Semantics...one person's vision might not necessarily speak for nor resemble those visions of anyone else. It's called, living the dream!

A bit of background might be a nice idea if you find the time and deem it necessary. We have a section for that too.
« Last Edit: June 28, 2018, 03:11:31 pm by Art »
In the world of AI, it's the thought that counts!

*

ranch vermin

  • Not much time left.
  • Terminator
  • *********
  • 790
  • Its nearly time!
I read HS Semantics, like it was a nick-name.  :)

*

Hopefully Something

  • Roomba
  • *
  • 12
  • So where are these cookies?
"hopefully they’ll organize themselves like biological neurons do"

Yep, I also found this to be a weak point. :) Thanks for replying though, I'm a 22 year old engineering student in college. It's not even electrical engineering, (it's mechanical), oh well. Still, a melding of two disciplines can introduce a whole new dimension.  I have some spare time to daydream but it'll be a while before I acquire some spare money to do physical experiments.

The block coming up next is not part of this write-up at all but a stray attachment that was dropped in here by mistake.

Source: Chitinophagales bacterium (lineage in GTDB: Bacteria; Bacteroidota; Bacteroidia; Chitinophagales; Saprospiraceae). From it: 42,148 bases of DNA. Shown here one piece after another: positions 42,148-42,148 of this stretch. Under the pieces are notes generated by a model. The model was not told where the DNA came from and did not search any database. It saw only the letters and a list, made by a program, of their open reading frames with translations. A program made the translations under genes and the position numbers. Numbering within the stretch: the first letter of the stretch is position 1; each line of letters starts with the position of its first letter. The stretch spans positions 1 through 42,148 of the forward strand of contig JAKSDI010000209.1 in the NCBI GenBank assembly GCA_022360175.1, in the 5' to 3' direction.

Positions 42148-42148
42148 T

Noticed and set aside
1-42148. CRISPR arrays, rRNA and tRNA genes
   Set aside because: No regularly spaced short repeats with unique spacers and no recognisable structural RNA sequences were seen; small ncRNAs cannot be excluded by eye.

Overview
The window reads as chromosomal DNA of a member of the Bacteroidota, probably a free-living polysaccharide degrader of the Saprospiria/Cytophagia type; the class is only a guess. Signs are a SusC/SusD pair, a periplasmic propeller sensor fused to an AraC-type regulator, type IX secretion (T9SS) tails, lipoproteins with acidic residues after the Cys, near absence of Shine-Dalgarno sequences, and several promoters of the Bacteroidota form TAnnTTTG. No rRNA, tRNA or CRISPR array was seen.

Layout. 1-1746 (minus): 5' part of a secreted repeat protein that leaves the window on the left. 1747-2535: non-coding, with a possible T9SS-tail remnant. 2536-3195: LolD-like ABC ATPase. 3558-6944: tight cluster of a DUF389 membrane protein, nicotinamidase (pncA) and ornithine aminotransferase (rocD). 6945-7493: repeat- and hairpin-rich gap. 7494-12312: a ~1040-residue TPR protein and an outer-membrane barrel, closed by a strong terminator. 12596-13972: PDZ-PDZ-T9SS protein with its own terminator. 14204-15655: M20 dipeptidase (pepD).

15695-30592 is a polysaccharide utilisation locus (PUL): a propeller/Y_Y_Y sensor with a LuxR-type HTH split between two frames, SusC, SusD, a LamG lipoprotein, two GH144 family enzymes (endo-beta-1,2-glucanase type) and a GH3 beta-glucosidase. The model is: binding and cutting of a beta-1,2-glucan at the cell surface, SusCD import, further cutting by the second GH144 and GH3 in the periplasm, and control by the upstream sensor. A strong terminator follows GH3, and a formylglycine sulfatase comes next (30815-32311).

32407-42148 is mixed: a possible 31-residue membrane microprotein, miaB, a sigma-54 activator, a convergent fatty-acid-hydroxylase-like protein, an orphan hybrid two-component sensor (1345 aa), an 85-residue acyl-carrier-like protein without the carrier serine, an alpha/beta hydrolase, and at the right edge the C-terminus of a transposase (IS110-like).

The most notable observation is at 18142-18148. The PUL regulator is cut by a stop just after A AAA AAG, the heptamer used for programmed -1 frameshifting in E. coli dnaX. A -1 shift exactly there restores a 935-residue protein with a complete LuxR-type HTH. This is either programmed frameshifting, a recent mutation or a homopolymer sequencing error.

So with the neurons arranging themselves, (since the idea is to copy nature since that's a thing that I know works), I think the first thing to try is having them all "connected" at the beginning, and then prune away the unused connections, strengthen the useful ones, and so gradually build on what you got right by chance in the beginning.
To get them to do this, i'll try to replicate the behavior of a baby neuron as closely as possible with code. This is where I'm clueless, I mean I made some lights blink with an arduino uno once. Then again, the behavior of a single cell might just be simple enough to replicate.
So maybe cell behavior is the thing to research next.
 This has got me thinking about the whole thing again. Thanks cool people on forums!

*

korrelan

  • Trusty Member
  • **********
  • Millennium Man
  • *
  • 1010
  • Look into my eyes! WOAH!
    • Google +

*

ranch vermin

  • Not much time left.
  • Terminator
  • *********
  • 790
  • Its nearly time!
Excuse me for butting in on this cool idea ->

Thats cool Korrellan,  but the weight in a cell and the cell ids to synapse to have to be variable, and I dont think youd need anywhere near as much.

U should make his head a light bulb,  that would be funny.  Should keep things simple,  miniaturization can be over miniaturization,  I think all this reduction going on is scientists that know bugger all but it, and its completely superfluous for even advanced technology except uselessly showing off.

*

Art

  • At the end of the game, the King and Pawn go into the same box.
  • Global Moderator
  • ********************
  • Cleo
  • *
  • 4961